1. For a guy starting out in woodworking , it was a read that I needed. the joy of wood forever as a craft. Great rea

        2. Paul Thank you for that extended and heartfelt poem.
          Poetry does go with woodworking, for what is a handmade piece constructed to the best of one’s abilities, other than lovely poetry in wood. For some that have replied in a negative way, they should go read another blog as this is beyond their scope.
          This brings back memories from when I lived in Bexar County, Texas ( San Antonio ) from 1969-1973 while in the Air Force. I was familiar with the ubiquitous Mesquite growing in gnarly fashion all over the countryside, but I was not much of a woodworker then and had no clue as to the wonders of this unique tree that I now know of thanks to you.
          . Thank you for bringing back those very old memories of the Hill Country in Texas.
          Cheers, Michael

        3. After the read, I felt as though we had been in the shop together! My health is improving and my shop beckons. I have been organizing it this week. One more heart cath friday and then, Lord willing, by the following weekend, the shavings will be flying!

        4. There is joy and satisfaction in creating something from what nature has provided. Most of us can feel it, but only some can paint a word picture to describe the feeling. Thank you, Paul, for sharing not only your knowledge but your joy! Well done!

    1. HT, an insult from you is you trying to elicit an emotional response and/or an escalation. You may be better off taking a deep breath, reminding yourself that your choice to be insulting reflects your issues. I for one started to learn woodworking and tool restoration as a hobby during Covid in the evenings from Paul Sellers and from Thomas Johnson’s you tube videos. Although I just do it as a hobby and have made only a few pieces of “useful” furniture, I have restored several tools and pieces of furniture. One of the greatest things about it is the smell/sight/feeling I get after work and stressful day and go down into my little basement shop. I get some of the same when I read this post. Maybe you should re-read it.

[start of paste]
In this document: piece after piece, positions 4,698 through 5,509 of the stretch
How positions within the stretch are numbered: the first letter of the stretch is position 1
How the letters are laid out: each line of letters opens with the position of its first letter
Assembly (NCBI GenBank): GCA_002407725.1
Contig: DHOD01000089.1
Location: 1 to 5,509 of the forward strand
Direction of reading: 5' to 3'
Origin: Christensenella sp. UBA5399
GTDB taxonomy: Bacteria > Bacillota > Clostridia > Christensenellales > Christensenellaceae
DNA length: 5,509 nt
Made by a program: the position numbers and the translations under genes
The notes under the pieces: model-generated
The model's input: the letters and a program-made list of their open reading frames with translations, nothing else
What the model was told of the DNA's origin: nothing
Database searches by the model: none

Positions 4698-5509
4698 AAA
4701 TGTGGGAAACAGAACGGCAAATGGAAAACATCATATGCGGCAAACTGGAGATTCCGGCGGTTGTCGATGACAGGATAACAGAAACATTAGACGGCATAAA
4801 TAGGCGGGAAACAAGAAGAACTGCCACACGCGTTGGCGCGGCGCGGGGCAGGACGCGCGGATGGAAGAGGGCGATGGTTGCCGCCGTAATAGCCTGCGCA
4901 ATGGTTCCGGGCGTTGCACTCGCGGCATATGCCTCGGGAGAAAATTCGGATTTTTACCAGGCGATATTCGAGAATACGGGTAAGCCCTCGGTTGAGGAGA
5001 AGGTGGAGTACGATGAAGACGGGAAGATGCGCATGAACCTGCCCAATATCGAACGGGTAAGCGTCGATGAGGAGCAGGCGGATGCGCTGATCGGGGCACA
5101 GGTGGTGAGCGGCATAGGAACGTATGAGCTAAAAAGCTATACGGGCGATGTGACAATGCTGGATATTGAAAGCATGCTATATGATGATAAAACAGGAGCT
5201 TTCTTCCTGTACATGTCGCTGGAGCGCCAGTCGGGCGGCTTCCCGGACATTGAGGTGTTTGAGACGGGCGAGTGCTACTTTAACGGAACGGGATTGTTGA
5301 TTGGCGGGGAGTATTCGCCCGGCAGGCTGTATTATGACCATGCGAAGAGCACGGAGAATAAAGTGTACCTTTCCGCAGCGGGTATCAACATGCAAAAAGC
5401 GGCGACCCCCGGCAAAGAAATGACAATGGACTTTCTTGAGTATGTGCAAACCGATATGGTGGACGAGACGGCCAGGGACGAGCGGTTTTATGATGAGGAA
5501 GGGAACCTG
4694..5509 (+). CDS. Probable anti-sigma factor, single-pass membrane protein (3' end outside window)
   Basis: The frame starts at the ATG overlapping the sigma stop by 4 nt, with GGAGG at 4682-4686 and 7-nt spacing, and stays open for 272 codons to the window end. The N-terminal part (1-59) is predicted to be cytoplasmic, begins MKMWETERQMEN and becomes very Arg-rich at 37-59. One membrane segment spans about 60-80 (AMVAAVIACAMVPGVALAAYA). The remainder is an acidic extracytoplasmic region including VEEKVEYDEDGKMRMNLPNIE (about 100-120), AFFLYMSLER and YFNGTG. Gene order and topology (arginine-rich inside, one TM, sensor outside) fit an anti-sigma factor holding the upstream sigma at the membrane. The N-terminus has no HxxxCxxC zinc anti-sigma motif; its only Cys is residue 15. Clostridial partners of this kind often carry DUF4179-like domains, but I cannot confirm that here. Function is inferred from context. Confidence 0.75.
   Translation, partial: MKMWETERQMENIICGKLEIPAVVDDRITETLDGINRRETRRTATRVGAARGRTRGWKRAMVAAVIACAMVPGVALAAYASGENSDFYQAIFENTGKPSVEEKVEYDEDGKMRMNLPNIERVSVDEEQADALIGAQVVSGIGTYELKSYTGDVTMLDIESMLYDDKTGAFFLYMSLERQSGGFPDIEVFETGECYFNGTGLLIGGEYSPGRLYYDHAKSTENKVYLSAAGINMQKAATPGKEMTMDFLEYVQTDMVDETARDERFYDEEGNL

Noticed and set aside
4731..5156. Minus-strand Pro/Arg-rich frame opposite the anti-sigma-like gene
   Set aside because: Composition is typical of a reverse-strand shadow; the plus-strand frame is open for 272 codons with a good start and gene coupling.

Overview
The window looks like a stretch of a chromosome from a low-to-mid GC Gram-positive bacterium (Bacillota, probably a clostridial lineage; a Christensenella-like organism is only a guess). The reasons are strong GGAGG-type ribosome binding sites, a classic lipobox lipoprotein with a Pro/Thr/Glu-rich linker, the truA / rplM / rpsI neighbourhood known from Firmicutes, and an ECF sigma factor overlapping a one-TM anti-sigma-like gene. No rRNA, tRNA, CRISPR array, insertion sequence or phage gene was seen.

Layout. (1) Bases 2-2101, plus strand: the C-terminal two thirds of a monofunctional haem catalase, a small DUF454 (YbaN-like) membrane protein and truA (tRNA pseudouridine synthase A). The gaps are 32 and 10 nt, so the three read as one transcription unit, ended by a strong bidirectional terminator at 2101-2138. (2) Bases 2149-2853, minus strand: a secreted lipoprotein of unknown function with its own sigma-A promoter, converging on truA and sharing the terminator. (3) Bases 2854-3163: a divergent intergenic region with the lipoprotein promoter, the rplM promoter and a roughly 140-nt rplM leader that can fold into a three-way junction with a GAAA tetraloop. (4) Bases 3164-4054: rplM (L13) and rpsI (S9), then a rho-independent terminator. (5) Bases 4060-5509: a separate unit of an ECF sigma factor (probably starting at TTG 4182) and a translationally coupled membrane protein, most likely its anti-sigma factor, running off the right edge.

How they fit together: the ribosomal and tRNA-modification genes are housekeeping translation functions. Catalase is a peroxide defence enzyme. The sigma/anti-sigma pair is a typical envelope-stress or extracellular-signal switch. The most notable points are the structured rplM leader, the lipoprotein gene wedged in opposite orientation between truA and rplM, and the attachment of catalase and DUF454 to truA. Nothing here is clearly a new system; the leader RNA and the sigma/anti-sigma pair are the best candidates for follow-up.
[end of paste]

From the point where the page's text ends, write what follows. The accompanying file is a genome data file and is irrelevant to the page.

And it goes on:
2. I’m truly sorry that you feel this way. I’m personally glad that woodworking, to me, is a way of life and not merely a task to be accomplished.

    3. Some people just have no music in their soul.
      I thought it was a lovely way to tell of your life here in Texas.

    4. This, is the wisdom of years, from a lifetime of creating and birthing dreams, with nothing but one’s hands…

  1. Paul,
    That was a poem. I felf as if I was there, a long the way for a glimpse in time with you. the wood foraging, fishing, riding in the old truck with a load of wood……Makes me wish I lived in Texas to be able to get my hands on some of that Mesquite not to mention the BBQ….lol

    The cabin you built is amazing just from what I see in picture. I can only imagine what it’s like in person. I am very fond of log cabins as we live in one. I was kind of surprised when I read saw you built and lived in one, only because I didn’t know……that about you. But it seems SO fitting that you did.

    I always enjoy reading your writings.

    All the best


  2. Paul,
    That was quite the poem. I felt as if I was there, along the way for a glimpse in time with you…..